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Lord Williams of Mostyn: My Lords, I am grateful to the noble Baroness for her explanation. I have to say at once that I am unable to support Amendment No. 4. As the noble Lord, Lord Lester of Herne Hill, observed, Amendment No. 4 would replace Clause 4 which was introduced unopposed as a government amendment in Committee. It would replace it with new provisions governing the determination of appeals heard by the special immigration appeals commission. The new clause would have a significant effect in some important respects. It is true that there would be few cases per year, but those cases are of extreme importance.

The most significant change which the amendment offers is that under its terms the commission would deal only with the issue of whether the appellant should be excluded from, or be required to leave, the UK for

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reasons of national security, international relations, or for other reasons of a political nature. The felicitous phrase of the noble Lord, Lord Lester--I shall be in trouble with Lady Lester--was the "fractured jurisdiction". I believe that to be accurate as well as felicitous. As the Bill is currently drafted--this is its virtue--the commission would deal with all aspects of an appeal which fall within its jurisdiction, including, most important, any application for asylum.

If the amendment became law, it would provide that the commission would refer appeals which it had allowed to an adjudicator, a special adjudicator, or to the Home Secretary, for further decisions on outstanding matters. That is not an efficient use of resources or an efficient way of coming to these difficult decisions. We do not believe that jurisdiction should be divided in that way. It would be inefficient and unnecessary.

The tribunal of the quality and nature of the one which is to be created by the Bill will be able to deal with all aspects of the case and to conduct a full merits review on all points. There is only a single appeal. I respectfully dissent from the noble Baroness's proposition that that represents any unfairness to appellants. As a general rule, if the national security case is not accepted by the commission, it is likely that the appellant will be found to meet the requirements of the immigration rules and be allowed to come to, or remain in, the UK.

Even if we did accept that the proposed division of jurisdiction was a sensible way to approach these matters, the amendment does not allow for any consideration of the merits of a claim for asylum or any associated Article 3 considerations in any case where the national security case has been upheld by the commission. It is important to remember what was said by me on behalf of the Government on the last occasion. One very important outcome of the judgment in Chahal's case is that it is clear that there can be no question of a balancing act between the risk to an individual and national security considerations. If there are good grounds for believing that a person will be an Article 3 risk then the national security case for his or her removal is effectively--I put this bluntly--irrelevant.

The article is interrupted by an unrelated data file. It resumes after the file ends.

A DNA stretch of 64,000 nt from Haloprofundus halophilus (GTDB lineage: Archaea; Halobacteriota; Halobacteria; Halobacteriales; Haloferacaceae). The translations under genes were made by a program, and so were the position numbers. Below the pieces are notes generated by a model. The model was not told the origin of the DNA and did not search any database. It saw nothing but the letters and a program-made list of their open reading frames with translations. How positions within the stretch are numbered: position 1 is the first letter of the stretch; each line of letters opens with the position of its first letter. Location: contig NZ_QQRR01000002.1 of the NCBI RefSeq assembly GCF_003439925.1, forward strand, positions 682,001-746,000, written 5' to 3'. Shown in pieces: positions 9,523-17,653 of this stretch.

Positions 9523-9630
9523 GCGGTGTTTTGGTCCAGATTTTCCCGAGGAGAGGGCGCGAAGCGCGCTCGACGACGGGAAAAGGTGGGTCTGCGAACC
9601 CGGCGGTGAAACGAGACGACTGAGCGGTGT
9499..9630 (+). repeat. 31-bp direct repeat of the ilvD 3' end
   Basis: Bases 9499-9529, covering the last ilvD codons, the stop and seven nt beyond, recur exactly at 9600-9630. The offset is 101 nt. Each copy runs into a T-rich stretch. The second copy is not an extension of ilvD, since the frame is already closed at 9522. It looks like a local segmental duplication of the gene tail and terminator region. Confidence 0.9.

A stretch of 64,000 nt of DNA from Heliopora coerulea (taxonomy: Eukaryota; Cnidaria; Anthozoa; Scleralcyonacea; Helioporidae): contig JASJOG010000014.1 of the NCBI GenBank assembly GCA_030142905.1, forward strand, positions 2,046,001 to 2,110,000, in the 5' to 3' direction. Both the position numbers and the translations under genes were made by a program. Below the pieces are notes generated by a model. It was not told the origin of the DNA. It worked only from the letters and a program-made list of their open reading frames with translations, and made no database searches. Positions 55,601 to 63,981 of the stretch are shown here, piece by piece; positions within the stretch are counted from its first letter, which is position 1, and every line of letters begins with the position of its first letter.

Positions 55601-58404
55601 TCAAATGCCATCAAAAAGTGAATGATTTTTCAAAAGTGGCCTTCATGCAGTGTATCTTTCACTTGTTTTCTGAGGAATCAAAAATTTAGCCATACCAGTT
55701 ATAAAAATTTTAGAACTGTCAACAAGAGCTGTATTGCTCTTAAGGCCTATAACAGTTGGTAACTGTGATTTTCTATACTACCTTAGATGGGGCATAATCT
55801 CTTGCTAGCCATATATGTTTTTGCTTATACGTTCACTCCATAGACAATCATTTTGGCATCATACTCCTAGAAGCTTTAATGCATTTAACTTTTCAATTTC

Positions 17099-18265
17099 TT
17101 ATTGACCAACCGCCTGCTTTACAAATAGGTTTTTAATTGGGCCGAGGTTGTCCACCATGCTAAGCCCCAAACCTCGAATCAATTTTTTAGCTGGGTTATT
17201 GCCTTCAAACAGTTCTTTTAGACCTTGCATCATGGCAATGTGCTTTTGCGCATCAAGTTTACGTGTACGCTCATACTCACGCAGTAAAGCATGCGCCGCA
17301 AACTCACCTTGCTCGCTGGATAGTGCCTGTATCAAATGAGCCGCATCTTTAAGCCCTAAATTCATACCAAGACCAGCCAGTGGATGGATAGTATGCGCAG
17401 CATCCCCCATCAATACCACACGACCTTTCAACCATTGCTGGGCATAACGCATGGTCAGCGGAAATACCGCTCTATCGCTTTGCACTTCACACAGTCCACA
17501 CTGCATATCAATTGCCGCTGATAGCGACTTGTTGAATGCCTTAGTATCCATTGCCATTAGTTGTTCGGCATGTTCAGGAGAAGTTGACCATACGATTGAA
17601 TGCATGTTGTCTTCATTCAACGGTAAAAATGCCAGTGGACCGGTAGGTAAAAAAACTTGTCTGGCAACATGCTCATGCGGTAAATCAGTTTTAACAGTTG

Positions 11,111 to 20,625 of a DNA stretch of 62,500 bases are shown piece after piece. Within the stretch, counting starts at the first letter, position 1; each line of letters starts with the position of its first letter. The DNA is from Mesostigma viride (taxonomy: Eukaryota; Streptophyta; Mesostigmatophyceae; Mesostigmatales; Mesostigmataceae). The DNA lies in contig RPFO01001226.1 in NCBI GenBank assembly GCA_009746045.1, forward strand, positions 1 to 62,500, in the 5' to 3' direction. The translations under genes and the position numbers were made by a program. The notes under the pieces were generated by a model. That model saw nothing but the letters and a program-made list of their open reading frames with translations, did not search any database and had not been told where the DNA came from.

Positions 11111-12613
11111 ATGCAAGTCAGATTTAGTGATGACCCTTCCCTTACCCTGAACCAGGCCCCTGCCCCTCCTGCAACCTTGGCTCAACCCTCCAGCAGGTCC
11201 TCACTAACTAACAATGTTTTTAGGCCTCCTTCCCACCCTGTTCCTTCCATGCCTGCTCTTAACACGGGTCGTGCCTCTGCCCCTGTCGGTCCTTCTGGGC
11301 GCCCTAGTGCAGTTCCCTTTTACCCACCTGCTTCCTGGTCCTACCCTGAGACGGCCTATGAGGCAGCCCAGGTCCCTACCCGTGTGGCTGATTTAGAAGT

I know from our previous discussions that the noble Baroness, Lady Blatch, is concerned that in the sort of cases which will come before the commission damage may be done to the interests of the nation or the state. However, as I have said, and as the noble Lord, Lord Lester, has emphasised more than once, Article 3 of the convention is an absolute obligation. If there is an Article 3 risk, then that concludes the matter.

That is why we envisage that the commission will resolve any claim for asylum before it considers the national security case. There is no benefit to be gained from considering the national security case for removal if the commission reaches the view that asylum or wider Article 3 considerations apply.

The existing Clause 4 establishes that the commission will undertake a merits review of the cases which come before it. That was warmly welcomed by the noble

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Lord, Lord Lester, on the earlier occasion. The commission will be able to consider whether the Home Secretary was right to reach a decision on matters where he exercises his discretion--such as to deport on national security grounds--on the basis of a consideration of the evidence. It will be able to consider matters relevant to the law and to the immigration rules in respect of its wider jurisdiction. Clause 4(1)(a)(i) makes that plain: the decision or action against which the appeal is brought was not in accordance with the law or with any immigration rules applicable to the case.

In bringing forward the original amendment, we used the relevant aspects of Section 19 of the 1971 Act which we found of assistance. I do not think that there is any doubt that the current Clause 4 achieves what is wanted. If the commission takes a different view of the national security case from that taken by the Home Secretary, it will be able to overturn that decision; that is to say, the Bill, if it becomes law, puts into existence a machinery which involves a senior judicial figure, the senior adjudication officer, and one other person. That is the conclusion to which we came--I believe rightly--in those small number of cases. If the explanation I have been able to give assists the noble Baroness, I would ask her to withdraw the amendment.

7.45 p.m.

Baroness Anelay of St. Johns: My Lords, I thank the Minister for his reply. He has been of some assistance, but I still have some reservations. I shall want to read Hansard carefully and reflect upon what he has said. I cannot rule out returning to the issue on Third Reading.